Voices: Forcing universities like Sheffield Hallam to axe courses is an attack on working class students

·4 min read
Graduate destination also depends on far more than just achievement at university (Getty Images)
Graduate destination also depends on far more than just achievement at university (Getty Images)

For a government that claims social mobility is at the heart of its plans for levelling up the country, these Conservatives have got – even by their own standards – a remarkably cack-handed approach to the problem.

First, the government has allowed the Social Mobility Commission to move so far from its initial remit, focusing on child poverty, that advisors with decades-long careers in understanding how social mobility works have walked away, stating it is no longer interested in the evidence base they can provide. Then it appointed a social mobility tsar, Katherine Birbalsingh, whose views on what social mobility looks like are so unambitious that her recent speech setting out the government’s push for a more equal society was met with derision, even anger.

And this week, we’re seeing the troubling consequences for mobility of the way the government thinks about, and funds, university education.

Sheffield Hallam University is closing its undergraduate degree in English Literature because it falls foul of a new “quality” threshold, which stipulates that 60 per cent of students who complete the course should enter further study or “professional employment” after graduation. No jobs will be axed in the move, but it is a great loss, nevertheless.

Sheffield Hallam is what is known as a “post-1992” university, a former polytechnic that converted to full university status and expanded its offering in the late 1990s. These institutions were heavily invested in during the late 1990s and early 2000s, as Tony Blair’s first two governments set about rapidly expanding access to higher education, chasing a target of putting 50 per cent of young people through university or level four training.

What used to be primary vocational training schools are now fully fledged research institutions with specialism and excellences, but they also offer a broad range of courses across the curriculum for students from a very diverse background. Now, many of these institutions fear their funding will be cut after the government’s Office for Students announced a “crackdown” on what it deems to be poor quality courses earlier this year. Courses are closing, and that means opportunities for young people from less privileged backgrounds are disappearing too.

Of course, it makes sense for every university to play to its unique strengths, but the metric being used to judge the quality of courses – graduate destination – does a particularly bad job of assessing what value a course has. How can we say a course is not good enough because a graduate can’t find a graduate job when our economy is highly skewed towards lower skilled roles, and there is no industrial strategy in place to address the gap between a rising number of aspirational graduates and a declining number of associated jobs?

The gap between academic achievement and post-university destination is even more strained in cities such as Sheffield, which have a high number of students (the university boasts two excellent institutions) but lose much of that potential from the local economy, because there aren’t the jobs to keep graduates there long term.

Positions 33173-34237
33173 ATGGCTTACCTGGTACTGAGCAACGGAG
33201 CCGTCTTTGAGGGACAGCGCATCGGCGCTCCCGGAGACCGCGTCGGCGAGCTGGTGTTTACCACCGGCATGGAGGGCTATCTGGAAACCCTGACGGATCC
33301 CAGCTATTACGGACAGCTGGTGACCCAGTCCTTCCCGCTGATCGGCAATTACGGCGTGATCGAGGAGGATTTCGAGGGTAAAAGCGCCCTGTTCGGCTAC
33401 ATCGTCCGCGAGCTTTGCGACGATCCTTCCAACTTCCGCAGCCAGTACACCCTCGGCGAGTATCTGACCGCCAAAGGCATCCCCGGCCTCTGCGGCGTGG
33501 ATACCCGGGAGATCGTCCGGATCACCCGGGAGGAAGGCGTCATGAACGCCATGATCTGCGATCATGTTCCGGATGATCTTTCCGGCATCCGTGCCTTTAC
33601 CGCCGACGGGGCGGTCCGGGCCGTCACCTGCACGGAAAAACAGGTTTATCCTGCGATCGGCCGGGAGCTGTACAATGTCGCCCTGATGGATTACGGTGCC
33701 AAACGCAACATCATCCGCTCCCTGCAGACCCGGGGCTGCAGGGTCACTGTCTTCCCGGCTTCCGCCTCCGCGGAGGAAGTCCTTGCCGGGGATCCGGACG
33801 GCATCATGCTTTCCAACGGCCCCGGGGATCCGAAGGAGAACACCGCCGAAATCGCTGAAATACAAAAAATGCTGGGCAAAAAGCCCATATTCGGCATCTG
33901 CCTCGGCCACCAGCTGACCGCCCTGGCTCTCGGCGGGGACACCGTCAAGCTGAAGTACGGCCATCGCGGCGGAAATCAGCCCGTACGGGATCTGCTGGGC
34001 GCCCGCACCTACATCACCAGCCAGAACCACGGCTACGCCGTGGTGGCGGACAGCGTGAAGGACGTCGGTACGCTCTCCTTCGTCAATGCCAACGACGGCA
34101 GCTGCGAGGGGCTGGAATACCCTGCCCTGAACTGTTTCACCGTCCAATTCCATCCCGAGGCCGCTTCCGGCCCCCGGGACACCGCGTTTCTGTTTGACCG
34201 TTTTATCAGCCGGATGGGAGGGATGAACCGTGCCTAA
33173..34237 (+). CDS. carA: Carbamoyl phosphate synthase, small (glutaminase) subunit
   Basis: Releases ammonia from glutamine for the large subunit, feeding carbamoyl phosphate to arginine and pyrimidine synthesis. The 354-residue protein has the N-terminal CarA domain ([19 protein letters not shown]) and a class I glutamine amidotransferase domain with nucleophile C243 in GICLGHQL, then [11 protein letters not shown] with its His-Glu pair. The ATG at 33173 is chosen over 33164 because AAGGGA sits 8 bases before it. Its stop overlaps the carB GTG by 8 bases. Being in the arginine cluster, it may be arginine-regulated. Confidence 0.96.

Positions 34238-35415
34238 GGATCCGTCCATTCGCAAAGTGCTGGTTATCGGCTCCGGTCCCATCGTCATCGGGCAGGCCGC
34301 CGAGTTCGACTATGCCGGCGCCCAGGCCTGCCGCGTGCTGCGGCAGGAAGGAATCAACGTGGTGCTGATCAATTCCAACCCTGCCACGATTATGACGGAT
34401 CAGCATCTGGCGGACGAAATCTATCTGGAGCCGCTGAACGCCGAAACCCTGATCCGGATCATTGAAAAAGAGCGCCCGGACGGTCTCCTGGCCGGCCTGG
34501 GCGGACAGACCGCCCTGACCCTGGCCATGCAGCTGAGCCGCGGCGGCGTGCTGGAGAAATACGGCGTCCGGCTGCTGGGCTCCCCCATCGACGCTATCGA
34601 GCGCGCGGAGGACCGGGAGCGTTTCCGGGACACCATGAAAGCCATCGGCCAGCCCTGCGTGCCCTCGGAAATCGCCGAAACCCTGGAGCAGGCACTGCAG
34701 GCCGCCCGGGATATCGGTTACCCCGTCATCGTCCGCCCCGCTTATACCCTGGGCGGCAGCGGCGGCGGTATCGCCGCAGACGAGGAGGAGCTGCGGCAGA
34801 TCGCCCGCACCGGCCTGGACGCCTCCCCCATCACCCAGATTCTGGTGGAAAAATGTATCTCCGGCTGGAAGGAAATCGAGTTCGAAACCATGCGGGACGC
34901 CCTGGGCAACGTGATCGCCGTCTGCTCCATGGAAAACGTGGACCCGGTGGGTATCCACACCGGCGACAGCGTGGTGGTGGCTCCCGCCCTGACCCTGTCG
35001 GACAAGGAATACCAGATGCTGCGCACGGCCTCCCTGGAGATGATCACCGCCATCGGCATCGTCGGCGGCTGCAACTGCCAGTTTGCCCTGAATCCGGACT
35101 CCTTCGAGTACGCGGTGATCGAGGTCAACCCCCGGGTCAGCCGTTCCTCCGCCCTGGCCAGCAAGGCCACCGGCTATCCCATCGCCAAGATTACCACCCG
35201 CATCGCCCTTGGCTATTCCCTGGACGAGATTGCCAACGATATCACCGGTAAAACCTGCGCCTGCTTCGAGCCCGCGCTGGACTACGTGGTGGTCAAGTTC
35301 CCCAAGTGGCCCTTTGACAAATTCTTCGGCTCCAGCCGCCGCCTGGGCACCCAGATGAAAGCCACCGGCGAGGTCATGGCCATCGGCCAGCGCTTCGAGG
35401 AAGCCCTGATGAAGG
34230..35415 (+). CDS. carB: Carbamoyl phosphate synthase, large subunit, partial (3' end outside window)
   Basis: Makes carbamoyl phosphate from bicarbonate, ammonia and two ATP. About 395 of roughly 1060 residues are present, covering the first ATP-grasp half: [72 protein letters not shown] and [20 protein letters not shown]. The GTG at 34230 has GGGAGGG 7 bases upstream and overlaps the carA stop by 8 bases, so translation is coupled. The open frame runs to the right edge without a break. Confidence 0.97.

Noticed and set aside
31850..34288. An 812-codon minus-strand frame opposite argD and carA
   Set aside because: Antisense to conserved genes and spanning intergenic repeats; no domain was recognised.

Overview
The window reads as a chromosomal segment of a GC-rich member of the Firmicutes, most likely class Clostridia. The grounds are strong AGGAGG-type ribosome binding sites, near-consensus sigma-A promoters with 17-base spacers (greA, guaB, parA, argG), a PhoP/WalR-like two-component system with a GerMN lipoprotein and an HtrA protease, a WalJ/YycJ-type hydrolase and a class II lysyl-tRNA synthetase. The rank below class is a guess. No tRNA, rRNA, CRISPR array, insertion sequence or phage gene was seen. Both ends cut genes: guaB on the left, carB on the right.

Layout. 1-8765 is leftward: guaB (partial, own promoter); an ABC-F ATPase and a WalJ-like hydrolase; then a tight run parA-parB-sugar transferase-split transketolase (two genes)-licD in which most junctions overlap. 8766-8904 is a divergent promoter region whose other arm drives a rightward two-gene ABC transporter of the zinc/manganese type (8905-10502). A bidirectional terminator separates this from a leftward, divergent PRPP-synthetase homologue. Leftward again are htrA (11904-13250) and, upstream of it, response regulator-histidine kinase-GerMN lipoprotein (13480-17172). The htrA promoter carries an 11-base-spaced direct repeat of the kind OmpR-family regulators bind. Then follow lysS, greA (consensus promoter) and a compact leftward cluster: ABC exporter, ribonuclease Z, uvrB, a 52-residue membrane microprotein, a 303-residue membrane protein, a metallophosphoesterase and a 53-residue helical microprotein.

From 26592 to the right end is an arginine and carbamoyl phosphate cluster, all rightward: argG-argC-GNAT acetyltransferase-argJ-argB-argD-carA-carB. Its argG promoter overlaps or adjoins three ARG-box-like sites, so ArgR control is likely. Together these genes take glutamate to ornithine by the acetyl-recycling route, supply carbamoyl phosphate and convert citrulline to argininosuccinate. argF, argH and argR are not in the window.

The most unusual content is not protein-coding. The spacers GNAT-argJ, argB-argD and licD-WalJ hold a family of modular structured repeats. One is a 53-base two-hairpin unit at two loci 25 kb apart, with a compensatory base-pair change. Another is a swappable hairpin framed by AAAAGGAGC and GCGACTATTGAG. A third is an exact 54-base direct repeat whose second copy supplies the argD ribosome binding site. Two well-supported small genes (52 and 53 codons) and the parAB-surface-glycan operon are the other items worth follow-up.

Graduate destination also depends on far more than just achievement at university. It’s a class signifier too. How much simpler it is to secure a “professional” job if you have graduate parents and other contacts already working in similar professional environments. How much easier it is to decide to go on to study for a masters or PhD if you don’t have to think too hard about how you’ll fund those extra years out of the workforce.

Can we be sure that an English Literature degree from, say, Durham is any better at preparing a young person for the world of work? Or is it just that, considering the highly upper middle class intake of Durham (between 35 and 40 per cent of each year’s cohort come from private schools, which educate just 7 per cent of school age children in Britain) they had better access to those opportunities whatever they studied – and whether they went to university or not.

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This isn’t just an attack on courses and universities that, unashamedly, widen access to tertiary education, but on the right to an education as a whole. What is being policed is not quality but opportunity. The result is that, while middle and upper-class school leavers have the luxury of being able to choose whatever subject sparks their imagination for three years, those who may be the first in their family to attend university – overwhelmingly likely to attend a post-1992 institution – must be limited to those deemed to have a practical function in preparing them for work.

I find this depressing to the point of becoming grotesque. Education cannot have one purpose for the rich and another for the poor.

Dan Hicks, professor of archaeology at the University of Oxford, got the mood right this week when he tweeted: “Then they came for the arts and humanities in post-92 universities / But I didn’t speak up because I wasn’t studying or teaching arts and humanities at a post-92 university.”

He understands that this is a dangerous drip-drip-drip that could lead to the paring back of university education and academia too. It can’t be left only to the academics that remain to fight for it.